Week In Review: Bailout Politics
SCOTT SIMON, host:
This is Weekend Edition from NPR News. I'm Scott Simon. This week, the U.S. Congress acted to save this nation's bleeding financial system. It approved the $700 billion rescue package President Bush immediately signed it into law, and Joe Biden and Sarah Palin faced off in a highly anticipated vice presidential debate. NPR's senior news analyst, Dan Schorr, joins us. Hello, Dan.
DANIEL SCHORR: Hi, Scott. Doggone! I bet you I'm glad to be here.
(Soundbite of laughter)
SIMON: I know you watched the vice presidential debate, didn't you?
SCHORR: Yes, I did.
SIMON: Let's talk first about Wall Street. House of Representatives on Monday didn't vote to approve the plan, the market dropped, and the Dow dropped by more than 700 points.
SIMON: Wednesday, the Senate approved it. Friday, with some changes, the House of Representatives approved it. This plan is going to cost tax payers at least $700 billion.
SIMON: What changed and why?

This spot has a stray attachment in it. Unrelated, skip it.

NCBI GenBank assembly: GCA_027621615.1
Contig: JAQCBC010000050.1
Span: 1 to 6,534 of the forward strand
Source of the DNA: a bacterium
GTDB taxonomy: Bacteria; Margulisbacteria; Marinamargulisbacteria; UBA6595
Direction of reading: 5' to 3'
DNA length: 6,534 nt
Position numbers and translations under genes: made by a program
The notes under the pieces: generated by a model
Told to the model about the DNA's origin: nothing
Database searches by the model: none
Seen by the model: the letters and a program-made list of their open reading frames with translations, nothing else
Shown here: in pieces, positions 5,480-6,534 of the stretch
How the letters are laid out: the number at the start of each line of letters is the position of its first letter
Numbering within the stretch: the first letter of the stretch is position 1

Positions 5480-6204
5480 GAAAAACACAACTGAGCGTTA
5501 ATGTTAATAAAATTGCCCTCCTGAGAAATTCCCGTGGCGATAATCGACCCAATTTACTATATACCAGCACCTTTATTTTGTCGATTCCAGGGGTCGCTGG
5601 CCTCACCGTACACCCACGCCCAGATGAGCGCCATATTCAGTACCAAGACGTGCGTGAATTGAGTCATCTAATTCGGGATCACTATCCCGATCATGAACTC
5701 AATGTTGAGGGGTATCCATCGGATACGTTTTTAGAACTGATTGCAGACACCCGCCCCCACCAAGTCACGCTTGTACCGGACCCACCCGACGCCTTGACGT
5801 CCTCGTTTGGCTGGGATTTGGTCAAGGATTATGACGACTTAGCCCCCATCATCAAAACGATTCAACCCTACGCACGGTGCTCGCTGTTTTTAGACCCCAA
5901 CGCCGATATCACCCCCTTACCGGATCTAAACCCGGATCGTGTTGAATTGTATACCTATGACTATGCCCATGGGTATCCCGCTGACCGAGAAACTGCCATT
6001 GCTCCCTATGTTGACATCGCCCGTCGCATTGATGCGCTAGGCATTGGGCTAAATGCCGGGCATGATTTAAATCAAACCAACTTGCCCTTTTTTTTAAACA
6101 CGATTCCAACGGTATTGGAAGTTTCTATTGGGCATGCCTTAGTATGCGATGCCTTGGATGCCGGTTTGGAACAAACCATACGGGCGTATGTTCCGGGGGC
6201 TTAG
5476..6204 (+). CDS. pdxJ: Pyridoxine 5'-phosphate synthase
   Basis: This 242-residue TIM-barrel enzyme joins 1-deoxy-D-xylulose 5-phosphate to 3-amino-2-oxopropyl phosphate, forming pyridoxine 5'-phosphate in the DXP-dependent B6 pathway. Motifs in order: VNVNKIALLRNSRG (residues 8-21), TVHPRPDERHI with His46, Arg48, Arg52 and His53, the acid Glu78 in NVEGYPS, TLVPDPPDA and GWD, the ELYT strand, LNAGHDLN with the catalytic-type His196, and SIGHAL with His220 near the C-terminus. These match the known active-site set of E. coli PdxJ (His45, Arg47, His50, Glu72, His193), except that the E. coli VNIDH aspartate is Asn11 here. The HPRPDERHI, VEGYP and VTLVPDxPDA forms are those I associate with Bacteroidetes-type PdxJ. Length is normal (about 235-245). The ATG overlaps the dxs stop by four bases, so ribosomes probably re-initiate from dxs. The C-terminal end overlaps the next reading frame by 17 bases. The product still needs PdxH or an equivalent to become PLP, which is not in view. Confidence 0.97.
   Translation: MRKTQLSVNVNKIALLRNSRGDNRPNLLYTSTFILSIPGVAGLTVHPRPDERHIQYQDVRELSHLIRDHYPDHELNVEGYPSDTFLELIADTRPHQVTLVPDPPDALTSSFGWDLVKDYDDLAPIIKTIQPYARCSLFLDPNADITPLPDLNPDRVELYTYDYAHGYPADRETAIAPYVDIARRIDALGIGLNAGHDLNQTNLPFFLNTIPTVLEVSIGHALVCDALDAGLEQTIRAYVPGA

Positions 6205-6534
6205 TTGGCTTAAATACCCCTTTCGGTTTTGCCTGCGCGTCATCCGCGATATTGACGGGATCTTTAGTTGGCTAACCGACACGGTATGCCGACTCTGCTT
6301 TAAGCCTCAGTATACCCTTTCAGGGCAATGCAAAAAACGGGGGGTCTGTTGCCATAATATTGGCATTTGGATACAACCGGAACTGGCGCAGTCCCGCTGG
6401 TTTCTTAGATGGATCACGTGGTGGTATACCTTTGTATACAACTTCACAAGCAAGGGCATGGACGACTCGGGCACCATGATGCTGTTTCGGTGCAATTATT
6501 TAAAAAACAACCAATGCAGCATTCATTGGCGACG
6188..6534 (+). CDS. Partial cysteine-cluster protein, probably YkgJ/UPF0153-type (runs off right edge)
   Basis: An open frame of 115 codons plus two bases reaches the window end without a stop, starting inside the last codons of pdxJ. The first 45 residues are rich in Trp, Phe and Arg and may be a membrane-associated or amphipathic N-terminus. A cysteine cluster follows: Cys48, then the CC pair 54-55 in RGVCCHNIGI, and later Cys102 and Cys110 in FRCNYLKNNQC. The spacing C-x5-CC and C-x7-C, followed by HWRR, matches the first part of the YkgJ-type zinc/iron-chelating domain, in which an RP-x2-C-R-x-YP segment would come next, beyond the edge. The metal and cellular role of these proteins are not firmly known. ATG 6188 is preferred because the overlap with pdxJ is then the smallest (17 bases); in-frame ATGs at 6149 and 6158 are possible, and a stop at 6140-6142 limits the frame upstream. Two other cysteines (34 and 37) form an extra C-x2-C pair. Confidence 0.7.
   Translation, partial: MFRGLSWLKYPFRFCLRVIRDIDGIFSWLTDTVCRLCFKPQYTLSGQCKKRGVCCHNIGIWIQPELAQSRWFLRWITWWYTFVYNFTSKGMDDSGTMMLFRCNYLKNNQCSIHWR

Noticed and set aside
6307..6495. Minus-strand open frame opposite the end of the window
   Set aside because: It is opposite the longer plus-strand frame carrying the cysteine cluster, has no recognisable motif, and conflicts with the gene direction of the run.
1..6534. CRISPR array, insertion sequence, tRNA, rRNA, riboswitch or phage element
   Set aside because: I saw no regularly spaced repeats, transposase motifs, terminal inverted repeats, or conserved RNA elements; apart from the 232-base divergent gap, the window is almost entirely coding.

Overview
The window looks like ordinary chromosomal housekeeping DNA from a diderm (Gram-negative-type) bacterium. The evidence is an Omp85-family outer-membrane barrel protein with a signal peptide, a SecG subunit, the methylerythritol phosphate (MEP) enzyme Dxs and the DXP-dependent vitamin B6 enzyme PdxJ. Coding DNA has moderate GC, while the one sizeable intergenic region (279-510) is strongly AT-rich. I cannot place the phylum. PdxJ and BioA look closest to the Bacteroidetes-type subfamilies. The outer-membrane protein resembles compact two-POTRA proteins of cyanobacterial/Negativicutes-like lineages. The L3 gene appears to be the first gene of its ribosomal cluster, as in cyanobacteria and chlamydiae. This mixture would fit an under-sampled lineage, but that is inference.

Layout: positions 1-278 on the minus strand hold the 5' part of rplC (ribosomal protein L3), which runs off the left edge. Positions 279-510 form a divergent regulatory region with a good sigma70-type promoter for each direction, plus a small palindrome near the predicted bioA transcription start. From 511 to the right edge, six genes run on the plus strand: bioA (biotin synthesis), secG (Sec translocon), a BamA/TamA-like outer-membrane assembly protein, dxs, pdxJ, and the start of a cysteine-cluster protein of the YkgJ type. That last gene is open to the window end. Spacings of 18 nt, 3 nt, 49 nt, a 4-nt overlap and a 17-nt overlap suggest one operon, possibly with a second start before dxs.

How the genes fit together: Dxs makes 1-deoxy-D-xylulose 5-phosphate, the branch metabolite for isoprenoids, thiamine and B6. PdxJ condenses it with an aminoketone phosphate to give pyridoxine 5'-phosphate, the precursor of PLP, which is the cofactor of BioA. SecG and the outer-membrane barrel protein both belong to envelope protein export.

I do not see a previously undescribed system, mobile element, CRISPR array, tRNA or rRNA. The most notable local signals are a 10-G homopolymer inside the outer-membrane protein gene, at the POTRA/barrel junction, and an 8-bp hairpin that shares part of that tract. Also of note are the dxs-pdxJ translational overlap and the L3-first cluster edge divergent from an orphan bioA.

SCHORR: What changed? Well, first of all, what changed was the fact that the bill was sweetened to include a lot of things that would bring over some of the members of the House who had voted against it before. But maybe more to the point what changed was that it takes some time for voters to get to think that they have a stake in this bill. And apparently, after the House bill was voted down last Monday, they actually got out there and explained to them why it was important. It was not immediately easy to understand.
SIMON: Polling has suggested that this is still a mighty unpopular plan among the American public, which viewed it as a bailout of the "masters of the universe" and Wall Street traders and not necessarily a plan for Main Street. What's your assessment of the plan as you look at it?